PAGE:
Tufts students are rallying to provide financial and in-kind assistance to students facing difficulty in the wake of the administration’s decision to continue classes online beginning on March 25.
In response to growing concerns about on-campus transmission of the novel coronavirus, COVID-19, University President Anthony Monaco announced on Tuesday evening that students living on campus should move out of residence halls entirely by March 16, though some students with extenuating circumstances would be permitted to stay with approval.
Monaco also announced that classes on Friday would be cancelled to allow students more time to depart, and that its undergraduate spring break would be extended to smooth the transition to online classes.
Junior Marley Hillman organized Tufts Mutual Aid that same evening, which is coordinating the resource distribution efforts. Within hours, Hillman posted a Google form on Facebook for interested students to list resources they wish to offer to those in need — from storage space and food to frequent flyer points and transportation to the airport, among others — which are in turn compiled on a centralized view-only spreadsheet for all Tufts students to view and request listed resources directly from those offering them.
The resource allocation effort was met with an outpouring of student support — the spreadsheet received more than 500 responses, as of press time. According to Hillman, student responses “exploded” in the short time between them going to sleep at 2:30 a.m. and waking up the next morning.
“People are wondering, ‘Well, what do we do now?’ We have to leave [on March 16], we’re not coming back,” Hillman said. “We said, ‘Here’s something you can do.’ So I feel like that’s been part of why we’ve gotten so much material support — we’re offering an avenue for action.”
The organizers initially introduced a separate form to provide and request donations via Venmo as a more liquid and measurable resource to students in need. Hillman reported that $1,300 had already been redistributed overnight, and a total of $5,130 had been distributed to students in need by Wednesday evening.
Junior Grant Gebetsberger, who joined the organizing efforts early on along with fellow organizer junior Monique DuBois, indicated that Tufts Mutual Aid planned on coordinating its financial donations with the FIRST Center and its director, Margot Cardamone. Following about a day of mediated Venmo transactions, Tufts Mutual Aid then announced that they would instead encourage donations to the FIRST Center’s Unexpected Hardship Fund for Student Needs.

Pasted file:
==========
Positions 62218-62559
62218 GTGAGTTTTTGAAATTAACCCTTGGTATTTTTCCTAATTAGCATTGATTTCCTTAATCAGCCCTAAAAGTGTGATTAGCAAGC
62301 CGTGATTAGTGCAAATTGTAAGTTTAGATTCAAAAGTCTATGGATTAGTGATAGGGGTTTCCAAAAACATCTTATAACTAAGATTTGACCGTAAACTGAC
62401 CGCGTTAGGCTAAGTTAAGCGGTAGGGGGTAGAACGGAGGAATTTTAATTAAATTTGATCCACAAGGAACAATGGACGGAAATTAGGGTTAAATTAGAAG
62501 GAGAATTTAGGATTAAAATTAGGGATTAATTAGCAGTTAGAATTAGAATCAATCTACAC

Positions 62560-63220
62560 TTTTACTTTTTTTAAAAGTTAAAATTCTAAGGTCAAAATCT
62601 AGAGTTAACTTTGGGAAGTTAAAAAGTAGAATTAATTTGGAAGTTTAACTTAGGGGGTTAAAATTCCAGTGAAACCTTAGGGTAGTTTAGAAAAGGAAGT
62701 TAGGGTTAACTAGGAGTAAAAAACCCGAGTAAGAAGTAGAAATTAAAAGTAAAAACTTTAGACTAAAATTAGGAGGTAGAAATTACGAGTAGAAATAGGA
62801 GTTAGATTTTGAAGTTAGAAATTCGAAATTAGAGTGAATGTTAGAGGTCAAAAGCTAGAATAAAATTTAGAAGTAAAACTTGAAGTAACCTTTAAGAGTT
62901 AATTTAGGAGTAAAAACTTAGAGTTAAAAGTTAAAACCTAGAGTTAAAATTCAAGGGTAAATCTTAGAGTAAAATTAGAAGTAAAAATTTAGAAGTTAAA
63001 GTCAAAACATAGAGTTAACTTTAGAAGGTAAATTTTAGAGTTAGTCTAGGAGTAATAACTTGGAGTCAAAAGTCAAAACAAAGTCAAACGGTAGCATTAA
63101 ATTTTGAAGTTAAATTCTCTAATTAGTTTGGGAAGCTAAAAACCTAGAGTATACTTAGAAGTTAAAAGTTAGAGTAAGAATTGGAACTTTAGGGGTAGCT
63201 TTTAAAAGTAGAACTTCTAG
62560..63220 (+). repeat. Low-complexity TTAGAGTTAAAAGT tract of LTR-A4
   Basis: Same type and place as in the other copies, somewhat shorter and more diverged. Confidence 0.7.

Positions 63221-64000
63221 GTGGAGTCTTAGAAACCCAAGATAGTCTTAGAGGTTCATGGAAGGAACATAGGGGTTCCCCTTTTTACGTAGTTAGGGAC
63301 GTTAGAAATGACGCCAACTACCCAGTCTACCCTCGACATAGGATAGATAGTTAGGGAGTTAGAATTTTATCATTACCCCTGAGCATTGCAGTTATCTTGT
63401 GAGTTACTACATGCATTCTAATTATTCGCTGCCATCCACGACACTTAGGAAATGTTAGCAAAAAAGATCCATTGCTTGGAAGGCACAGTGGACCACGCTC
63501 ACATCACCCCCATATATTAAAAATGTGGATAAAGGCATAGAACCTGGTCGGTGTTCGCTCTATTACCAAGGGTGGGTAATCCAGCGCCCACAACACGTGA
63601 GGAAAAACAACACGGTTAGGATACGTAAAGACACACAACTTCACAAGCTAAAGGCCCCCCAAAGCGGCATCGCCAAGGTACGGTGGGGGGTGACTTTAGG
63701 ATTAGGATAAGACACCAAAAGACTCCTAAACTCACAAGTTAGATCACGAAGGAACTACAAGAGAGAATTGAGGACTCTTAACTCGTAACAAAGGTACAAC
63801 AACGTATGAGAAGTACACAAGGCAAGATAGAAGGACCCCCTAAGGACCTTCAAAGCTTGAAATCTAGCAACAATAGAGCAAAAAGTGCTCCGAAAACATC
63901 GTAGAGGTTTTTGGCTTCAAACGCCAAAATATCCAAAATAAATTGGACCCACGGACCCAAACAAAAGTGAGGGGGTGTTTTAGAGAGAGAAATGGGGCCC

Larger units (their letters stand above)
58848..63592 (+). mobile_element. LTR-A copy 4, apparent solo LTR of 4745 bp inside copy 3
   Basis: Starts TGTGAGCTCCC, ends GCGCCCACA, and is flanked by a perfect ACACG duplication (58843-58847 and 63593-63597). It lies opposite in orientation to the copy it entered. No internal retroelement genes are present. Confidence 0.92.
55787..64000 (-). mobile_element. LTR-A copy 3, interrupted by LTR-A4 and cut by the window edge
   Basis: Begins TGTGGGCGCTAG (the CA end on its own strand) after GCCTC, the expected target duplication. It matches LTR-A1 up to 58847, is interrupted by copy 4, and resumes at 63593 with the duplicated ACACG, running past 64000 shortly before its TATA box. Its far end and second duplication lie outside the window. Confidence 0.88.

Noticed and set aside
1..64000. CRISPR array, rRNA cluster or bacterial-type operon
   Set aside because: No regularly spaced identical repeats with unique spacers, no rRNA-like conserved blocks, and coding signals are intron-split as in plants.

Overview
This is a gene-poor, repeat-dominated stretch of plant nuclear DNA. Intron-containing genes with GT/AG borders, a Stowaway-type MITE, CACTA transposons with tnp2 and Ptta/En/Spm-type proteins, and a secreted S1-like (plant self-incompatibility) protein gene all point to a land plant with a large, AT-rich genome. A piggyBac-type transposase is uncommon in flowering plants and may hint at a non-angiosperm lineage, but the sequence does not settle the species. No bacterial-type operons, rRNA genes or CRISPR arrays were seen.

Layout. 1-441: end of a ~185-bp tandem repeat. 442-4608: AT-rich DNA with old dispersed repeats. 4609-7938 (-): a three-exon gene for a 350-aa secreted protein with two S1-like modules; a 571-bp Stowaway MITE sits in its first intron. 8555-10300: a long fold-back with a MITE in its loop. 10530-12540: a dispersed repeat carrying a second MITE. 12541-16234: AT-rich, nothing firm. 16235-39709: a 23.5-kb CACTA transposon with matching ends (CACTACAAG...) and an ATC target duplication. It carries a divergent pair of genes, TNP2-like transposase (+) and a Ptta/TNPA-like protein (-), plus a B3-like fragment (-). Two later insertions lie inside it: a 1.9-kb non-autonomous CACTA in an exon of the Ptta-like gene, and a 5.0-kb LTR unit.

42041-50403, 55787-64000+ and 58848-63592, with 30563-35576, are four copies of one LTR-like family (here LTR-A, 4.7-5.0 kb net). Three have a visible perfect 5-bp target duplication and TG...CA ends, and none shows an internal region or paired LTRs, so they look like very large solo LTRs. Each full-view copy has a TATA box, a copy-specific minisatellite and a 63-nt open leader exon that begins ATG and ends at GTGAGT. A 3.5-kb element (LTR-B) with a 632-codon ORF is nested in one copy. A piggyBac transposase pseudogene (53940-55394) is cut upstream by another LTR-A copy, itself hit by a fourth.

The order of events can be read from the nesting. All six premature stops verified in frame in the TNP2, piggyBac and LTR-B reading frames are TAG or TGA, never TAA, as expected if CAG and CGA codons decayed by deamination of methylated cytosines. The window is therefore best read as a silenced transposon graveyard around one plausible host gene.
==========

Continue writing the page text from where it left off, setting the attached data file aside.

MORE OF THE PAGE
Gebetsberger was impressed that the group of organizers managing the project grew from only Hillman to 18 people within hours, including Cardamone.
“It’s been really incredible to watch the mobilization,” Gebetsberger said.
In a FIRST Center newsletter, Cardamone suggested Tufts Mutual Aid as an additional resource for first-generation, low-income students to employ as they cope with the significant costs and obstacles of departing from campus on short notice. The newsletter further comforted students amidst the quickly changing circumstances following the university’s announcement.
“These conditions have shown us how strong, reliant, and thoughtful you all have been in supporting one another,” the newsletter read. “We are proud and will continue to be here as we figure out next steps together.”
Following student suggestions on Facebook that student organizations donate their unused funds to Tufts Mutual Aid, the Tufts Community Union (TCU) Senate announced later on Wednesday that it would also donate funds to the FIRST Center’s Hardship Fund.
“$50,000 are being transferred, and the funds are available to the FIRST Center effective immediately,” TCU Treasurer junior Sharif Hamidi wrote in an electronic message.
While Tufts Mutual Aid will continue to support students by coordinating non-financial resources, TCU Senate’s donation will support the FIRST Center’s assistance efforts significantly, according to Cardamone.
“We are … extremely grateful to TCU Senate for transferring money to the unexpected hardship fund so we can aid students who can not afford to fly home with this short notice,” Cardamone wrote in an email.
Gebetsberger reflected on the ramifications and legacy of Tufts’ decision and the community’s response to the developing situation.
“We’re living through human history — this is unprecedented,” Gebetsberger said. “How we respond to this is going to define us for so long going forward, and it’s go[ing to] say so much more about our community than I think we ever knew we were going to find out.”